Jolyon Palmer won the title in Sochi driving for DAMS. Stoffel Vandoorne, driving for ART Grand Prix, finished runner up in Abu Dhabi.

Television rights

The television rights are held by the Formula One Management, which also manages the rights to Formula One. In the UK, races were being shown on Setanta Sports until the channel ceased broadcasting in June 2009.[9] Setanta took up coverage of the series from ITV, who had shown GP2 in all four seasons to date (highlights only for 2005–2007, live coverage for 2008). However, by the German GP, Setanta GB had gone into administration so UK viewers could have been left without a GP2 broadcaster, but British Eurosport subsequently picked up the UK rights to GP2 for the next two and a half years.[10] Setanta Ireland continues to operate for the Irish market and retain GP2 rights for that country. The races are also broadcast in the United States on Comcast's NBC Sports Network, while in Brazil its broadcast by cable TV channel SportTV, in Venezuela are broadcast by MeridianoTV; in the rest of Latin America, the races from 2012 are shown on delayed in South Cone and live in North Cone on Fox Sports +. About other European countries: In Spain, races are broadcast by MarcaTV, Antena 3 and TV3. In Germany PayTV Channel Sky broadcast all races Live and in Finland Pay-TV-channel MTV3 MAX broadcasts all races and qualifying live. RAI broadcasts only the races. In February 2012, it was announced that Sky Sports F1 had secured the broadcasting rights to the GP2 series and will broadcast every race live in the United Kingdom and Ireland.[11]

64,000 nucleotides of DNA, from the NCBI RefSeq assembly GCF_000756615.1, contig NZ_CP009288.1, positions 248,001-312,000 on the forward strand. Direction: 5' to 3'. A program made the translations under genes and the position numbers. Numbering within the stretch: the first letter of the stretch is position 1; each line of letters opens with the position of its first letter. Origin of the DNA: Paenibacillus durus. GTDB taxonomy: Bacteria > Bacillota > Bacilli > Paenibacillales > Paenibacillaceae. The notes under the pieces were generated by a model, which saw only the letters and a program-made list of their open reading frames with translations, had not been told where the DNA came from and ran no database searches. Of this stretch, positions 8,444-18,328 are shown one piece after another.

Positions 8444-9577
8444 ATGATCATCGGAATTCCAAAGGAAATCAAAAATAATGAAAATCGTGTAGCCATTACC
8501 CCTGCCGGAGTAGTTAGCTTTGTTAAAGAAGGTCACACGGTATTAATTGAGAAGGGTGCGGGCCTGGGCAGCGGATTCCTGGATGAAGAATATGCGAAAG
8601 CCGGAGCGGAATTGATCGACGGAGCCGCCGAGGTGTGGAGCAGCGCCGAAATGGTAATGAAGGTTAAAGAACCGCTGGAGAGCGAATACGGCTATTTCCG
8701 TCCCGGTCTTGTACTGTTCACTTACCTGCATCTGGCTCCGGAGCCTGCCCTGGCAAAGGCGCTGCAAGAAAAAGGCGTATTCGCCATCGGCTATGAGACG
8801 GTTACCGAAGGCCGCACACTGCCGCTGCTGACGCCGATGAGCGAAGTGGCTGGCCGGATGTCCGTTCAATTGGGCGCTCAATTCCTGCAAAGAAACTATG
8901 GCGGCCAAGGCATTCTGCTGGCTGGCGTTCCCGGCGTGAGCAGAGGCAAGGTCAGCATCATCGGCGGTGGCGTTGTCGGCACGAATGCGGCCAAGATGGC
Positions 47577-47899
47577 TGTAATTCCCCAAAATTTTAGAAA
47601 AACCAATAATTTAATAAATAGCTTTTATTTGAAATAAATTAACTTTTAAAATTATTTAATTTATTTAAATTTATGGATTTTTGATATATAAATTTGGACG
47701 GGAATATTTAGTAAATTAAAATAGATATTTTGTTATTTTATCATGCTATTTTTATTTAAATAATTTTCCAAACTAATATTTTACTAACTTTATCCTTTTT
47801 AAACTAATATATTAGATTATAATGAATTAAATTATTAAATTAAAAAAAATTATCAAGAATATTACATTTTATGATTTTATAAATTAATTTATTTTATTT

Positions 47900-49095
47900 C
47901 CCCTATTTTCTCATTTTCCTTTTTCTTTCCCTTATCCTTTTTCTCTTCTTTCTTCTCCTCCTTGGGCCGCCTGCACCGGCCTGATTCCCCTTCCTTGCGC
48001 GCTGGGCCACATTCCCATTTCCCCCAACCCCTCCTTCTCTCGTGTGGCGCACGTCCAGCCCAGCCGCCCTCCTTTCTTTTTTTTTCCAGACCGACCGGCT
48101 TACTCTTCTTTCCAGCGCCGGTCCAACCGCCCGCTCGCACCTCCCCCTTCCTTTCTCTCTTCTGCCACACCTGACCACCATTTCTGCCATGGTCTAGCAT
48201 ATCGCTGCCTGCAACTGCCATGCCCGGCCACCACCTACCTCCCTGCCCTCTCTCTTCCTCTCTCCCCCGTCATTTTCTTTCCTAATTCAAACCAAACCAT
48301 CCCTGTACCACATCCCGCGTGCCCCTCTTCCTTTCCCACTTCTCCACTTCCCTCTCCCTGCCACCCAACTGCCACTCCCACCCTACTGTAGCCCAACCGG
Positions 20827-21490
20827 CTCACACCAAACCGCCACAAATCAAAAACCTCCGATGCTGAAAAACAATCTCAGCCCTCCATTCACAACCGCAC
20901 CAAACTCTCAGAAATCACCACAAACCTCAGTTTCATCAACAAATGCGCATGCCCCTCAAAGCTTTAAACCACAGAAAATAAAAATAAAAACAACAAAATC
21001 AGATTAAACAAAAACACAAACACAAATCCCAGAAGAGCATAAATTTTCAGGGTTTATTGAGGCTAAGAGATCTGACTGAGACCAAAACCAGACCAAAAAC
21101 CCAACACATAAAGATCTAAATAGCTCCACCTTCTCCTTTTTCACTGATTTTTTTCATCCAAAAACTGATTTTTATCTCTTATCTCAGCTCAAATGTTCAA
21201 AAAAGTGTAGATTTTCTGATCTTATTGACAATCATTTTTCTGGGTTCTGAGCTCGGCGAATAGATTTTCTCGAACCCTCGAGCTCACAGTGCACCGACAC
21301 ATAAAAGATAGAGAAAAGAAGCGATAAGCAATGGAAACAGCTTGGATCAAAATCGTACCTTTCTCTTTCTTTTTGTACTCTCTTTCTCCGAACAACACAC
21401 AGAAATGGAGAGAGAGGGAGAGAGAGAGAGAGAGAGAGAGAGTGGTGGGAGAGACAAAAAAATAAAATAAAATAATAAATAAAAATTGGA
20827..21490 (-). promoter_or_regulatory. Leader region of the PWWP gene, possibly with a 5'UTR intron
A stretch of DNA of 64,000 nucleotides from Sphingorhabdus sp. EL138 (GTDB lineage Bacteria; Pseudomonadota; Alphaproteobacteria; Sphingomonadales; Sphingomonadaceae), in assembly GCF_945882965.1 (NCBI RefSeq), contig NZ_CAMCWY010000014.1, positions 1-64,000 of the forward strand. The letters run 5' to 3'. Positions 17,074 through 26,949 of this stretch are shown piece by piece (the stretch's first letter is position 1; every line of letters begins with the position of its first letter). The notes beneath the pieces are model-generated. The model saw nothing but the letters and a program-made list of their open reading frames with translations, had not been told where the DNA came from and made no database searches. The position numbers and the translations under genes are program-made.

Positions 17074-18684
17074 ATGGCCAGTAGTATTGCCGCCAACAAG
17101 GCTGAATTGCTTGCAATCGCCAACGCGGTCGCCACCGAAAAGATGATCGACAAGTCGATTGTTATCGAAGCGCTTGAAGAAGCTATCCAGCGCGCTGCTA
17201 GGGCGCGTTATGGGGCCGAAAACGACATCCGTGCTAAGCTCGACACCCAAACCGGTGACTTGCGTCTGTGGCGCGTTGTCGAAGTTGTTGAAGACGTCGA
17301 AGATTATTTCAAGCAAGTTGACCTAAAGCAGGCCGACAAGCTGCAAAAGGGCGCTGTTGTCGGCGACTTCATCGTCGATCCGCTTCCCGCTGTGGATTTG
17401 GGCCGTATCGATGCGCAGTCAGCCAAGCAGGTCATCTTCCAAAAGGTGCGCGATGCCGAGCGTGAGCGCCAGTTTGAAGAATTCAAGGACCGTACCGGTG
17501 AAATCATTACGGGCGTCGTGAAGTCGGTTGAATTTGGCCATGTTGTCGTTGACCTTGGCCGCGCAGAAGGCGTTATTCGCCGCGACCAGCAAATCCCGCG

See also


  1. ^ Spurgeon, Brad (2005-06-01). "Formula One experiments with its minor league". The International Herald Tribune. p. 22. 
  2. ^ August 11, 2005
  3. ^ October 3, 2008
  4. ^
  5. ^ "GP2 adopts Formula 1-like tyre rules for 2012". Retrieved 4 October 2011. 
  6. ^ "Current teams confirmed for 2008". 2007-10-19. 
  7. ^ "New car passes F1 crash tests". 2007-10-05. 
  8. ^ "Teams and Drivers". 2008-03-26. 
  9. ^ Maher, Dave (2009-05-01). "GP2, FIA GT, DTM and SF on Setanta". (Setanta Sports). Retrieved 2009-05-07. [dead link]
  10. ^
  11. ^ "Sky Sports to show GP2 & GP3". Sky Sports. 2 February 2012. 

External links

Preceded by
SAFER barrier
Pioneering and Innovation Award

Succeeded by
Audi R10